Among other things, the review forced managers to look at the convergence of different technologies and how they would affect the company. The most tangible benefit to date is the creation earlier this year of a new "smart-car" unit in Germany to develop products for the auto industry. Nokia hopes to use its expertise in cellular networks to create such products as integrated navigation and road-guidance systems. "The smart-car project needed a multitude of disciplines to master the solution that will win in the future," says CEO Jorma Ollila. "The think-tank approach addressed this challenge effectively."
The company's top executive team now meets monthly with a strategy agenda. Nokia also says that the line managers who spent a quarter of their time over six months on the exercise now have the training and perspective to make strategy a regular part of their jobs. "We've taken strategy away from the yearly cycle that it was in, and we're trying to make it a daily part of a manager's activity," says Jackson. "We haven't quite arrived at that yet, but we're clearly moving in that direction."
SUMMER BRAINSTORMS. That's also the direction Jack Welch has been moving in ever since he nuked GE's central-planning department. Welch pushed responsibility for strategy down to each of General Electric Co.'s 12 unit heads, who meet every summer with Welch and his top management team for day-long planning sessions. "The focus is on strategy, both near-term and a four-year look into the future," says Steven Kerr, vice-president for corporate management development. "They lay out what they are going to do, what new products they are interested in, and what our competition is doing." The Corporate Executive Council, a group of GE's top 24 execs, also meets four times a year to dissect each business and where it is headed.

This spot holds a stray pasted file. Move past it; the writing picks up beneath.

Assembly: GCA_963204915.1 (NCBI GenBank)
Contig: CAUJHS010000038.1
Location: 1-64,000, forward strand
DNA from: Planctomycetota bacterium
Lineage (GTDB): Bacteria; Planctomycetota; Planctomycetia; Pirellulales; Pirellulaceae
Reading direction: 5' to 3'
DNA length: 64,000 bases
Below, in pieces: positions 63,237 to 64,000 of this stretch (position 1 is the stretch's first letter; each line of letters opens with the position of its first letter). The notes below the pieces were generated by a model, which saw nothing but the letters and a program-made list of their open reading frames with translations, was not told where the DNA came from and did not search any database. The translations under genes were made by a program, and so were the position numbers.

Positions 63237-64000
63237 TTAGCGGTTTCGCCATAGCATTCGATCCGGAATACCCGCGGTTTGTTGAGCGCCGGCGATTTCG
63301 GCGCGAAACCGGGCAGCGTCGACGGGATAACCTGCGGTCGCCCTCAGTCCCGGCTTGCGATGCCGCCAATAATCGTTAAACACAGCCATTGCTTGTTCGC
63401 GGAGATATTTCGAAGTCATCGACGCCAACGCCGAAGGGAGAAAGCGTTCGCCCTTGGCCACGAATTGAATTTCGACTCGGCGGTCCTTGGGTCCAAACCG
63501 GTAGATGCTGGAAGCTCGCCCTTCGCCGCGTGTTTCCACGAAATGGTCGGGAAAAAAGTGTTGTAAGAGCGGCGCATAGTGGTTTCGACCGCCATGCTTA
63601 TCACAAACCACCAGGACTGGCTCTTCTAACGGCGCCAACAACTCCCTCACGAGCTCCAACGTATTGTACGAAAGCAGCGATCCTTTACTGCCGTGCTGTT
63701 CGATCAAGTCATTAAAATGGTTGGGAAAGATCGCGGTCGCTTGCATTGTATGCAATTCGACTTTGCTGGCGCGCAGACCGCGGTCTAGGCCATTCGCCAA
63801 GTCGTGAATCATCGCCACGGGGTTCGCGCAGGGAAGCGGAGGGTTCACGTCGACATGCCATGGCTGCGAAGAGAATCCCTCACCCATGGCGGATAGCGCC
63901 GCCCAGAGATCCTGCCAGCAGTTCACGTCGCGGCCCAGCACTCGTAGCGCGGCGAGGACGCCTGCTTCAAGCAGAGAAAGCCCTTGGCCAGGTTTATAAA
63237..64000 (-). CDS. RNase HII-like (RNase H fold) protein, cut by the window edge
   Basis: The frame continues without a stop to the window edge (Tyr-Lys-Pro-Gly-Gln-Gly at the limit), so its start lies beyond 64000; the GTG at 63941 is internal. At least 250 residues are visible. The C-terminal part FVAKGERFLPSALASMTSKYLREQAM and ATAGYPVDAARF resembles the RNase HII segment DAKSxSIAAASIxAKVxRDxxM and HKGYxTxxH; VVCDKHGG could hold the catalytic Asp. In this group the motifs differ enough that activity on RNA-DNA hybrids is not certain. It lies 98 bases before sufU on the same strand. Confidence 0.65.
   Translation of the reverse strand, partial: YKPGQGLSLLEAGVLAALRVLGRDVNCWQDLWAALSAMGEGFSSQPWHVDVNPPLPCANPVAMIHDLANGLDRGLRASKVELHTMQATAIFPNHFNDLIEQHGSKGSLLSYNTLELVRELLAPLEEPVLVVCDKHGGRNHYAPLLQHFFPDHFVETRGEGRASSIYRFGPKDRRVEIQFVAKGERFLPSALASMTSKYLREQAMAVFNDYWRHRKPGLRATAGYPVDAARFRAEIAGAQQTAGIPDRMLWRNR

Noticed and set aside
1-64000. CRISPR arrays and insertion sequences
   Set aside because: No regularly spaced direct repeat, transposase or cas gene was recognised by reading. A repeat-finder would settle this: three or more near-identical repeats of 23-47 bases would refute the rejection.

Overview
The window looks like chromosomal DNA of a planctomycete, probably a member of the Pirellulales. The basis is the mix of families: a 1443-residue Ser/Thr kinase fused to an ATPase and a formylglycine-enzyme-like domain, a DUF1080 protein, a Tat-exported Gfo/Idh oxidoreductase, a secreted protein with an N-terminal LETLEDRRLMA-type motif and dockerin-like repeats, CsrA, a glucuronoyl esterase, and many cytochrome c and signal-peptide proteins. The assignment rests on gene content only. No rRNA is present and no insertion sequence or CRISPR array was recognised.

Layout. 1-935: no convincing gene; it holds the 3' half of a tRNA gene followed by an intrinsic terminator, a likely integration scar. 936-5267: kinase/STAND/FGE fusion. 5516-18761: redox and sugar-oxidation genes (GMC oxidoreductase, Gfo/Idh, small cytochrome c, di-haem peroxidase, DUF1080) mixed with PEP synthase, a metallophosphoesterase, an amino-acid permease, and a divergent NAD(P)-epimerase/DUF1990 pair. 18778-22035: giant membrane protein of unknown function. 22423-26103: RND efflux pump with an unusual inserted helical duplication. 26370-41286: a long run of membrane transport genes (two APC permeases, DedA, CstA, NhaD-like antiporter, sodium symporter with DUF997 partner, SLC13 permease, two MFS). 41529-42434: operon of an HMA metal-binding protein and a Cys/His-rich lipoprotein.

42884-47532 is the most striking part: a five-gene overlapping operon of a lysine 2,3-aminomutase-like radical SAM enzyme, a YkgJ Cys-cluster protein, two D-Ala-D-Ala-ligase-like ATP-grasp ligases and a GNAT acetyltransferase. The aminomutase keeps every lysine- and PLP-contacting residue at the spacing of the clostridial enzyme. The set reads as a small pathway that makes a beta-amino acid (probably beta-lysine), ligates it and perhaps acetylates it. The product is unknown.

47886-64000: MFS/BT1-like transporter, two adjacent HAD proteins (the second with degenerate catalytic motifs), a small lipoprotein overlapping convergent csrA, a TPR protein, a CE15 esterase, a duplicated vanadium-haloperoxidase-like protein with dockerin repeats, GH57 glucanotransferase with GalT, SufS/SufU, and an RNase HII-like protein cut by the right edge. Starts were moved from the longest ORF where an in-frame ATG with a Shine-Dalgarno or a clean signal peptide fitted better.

But there's no one at GE with the title of head of strategic planning. "If you had one, what would such a person do?" asks Kerr. "He would require reports." Bound in vinyl, no doubt. Definitely not the way the strategic-planning game is played anymore.